A streaming database is a potentially intimidating thing to build. At Materialize, we've broken it down into what we feel are manageable parts, through three foundational choices that fit together well. The data are modeled as continually changing collections of records, as from *change data capture*, rather than ordered streams of events. The queries are standard SQL queries, whose answers are always "as if the query were continually re-executed on the data as it is now". The system architecture first assigns *virtual times* to both changed data and posed queries, and then computes the correct answers as fast as possible. In this talk, we will work through these three choices, the trade-offs, and how their simplifications lead us to a much more *manageable* streaming database.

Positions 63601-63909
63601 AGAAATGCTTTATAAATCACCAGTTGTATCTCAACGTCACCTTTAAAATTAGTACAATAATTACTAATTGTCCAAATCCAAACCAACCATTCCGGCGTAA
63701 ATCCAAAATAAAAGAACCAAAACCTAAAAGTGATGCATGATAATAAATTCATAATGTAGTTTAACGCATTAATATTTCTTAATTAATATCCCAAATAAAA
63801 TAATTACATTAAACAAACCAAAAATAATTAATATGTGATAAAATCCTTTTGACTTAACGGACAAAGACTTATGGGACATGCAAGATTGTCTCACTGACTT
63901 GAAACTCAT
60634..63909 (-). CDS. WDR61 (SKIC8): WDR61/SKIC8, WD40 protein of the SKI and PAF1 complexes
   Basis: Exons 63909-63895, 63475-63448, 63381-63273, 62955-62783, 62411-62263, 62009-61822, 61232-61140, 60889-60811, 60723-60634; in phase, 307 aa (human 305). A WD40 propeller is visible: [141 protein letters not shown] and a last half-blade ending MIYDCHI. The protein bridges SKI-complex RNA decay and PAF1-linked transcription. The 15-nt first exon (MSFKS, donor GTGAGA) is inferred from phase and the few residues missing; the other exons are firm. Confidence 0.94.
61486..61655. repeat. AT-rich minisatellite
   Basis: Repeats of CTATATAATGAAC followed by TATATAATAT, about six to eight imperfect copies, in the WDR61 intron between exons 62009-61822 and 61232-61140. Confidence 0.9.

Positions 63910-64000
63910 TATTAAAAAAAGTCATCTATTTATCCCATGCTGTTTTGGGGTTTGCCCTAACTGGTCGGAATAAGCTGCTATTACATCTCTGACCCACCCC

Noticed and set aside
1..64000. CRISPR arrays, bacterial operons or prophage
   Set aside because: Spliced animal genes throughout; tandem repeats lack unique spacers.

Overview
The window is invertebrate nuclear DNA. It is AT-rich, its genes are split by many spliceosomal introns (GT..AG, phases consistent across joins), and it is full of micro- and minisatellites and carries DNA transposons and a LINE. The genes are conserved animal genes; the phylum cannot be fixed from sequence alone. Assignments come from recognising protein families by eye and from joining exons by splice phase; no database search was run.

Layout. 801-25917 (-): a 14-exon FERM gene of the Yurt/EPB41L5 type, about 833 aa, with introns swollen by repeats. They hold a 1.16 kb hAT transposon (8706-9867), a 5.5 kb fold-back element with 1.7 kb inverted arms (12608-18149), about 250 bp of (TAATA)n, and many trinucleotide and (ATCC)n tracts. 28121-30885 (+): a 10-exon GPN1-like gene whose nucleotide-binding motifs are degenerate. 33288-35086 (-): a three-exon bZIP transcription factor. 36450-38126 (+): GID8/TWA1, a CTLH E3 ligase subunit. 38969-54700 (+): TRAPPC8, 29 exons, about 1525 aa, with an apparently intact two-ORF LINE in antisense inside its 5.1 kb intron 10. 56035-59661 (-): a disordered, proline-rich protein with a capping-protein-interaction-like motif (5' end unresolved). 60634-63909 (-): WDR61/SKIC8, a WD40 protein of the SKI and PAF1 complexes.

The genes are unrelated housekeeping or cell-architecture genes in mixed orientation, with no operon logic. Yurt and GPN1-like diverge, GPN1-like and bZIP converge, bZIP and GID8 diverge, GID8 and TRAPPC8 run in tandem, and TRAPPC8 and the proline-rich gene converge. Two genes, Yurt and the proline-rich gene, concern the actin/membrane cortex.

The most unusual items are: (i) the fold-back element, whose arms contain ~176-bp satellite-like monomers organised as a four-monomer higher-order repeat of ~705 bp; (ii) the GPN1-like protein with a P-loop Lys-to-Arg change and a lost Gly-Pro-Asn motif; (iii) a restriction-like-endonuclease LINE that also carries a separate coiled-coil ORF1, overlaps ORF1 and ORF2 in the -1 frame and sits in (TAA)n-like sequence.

Frank McSherry is Chief Scientist at Materialize, where he (and others) convert SQL into scale-out, streaming, and interactive dataflows. Before this, he developed the timely and differential dataflow Rust libraries (with colleagues at ETHZ), and led the Naiad research project and co-invented differential privacy while at MSR Silicon Valley. He has a PhD in computer science from the University of Washington.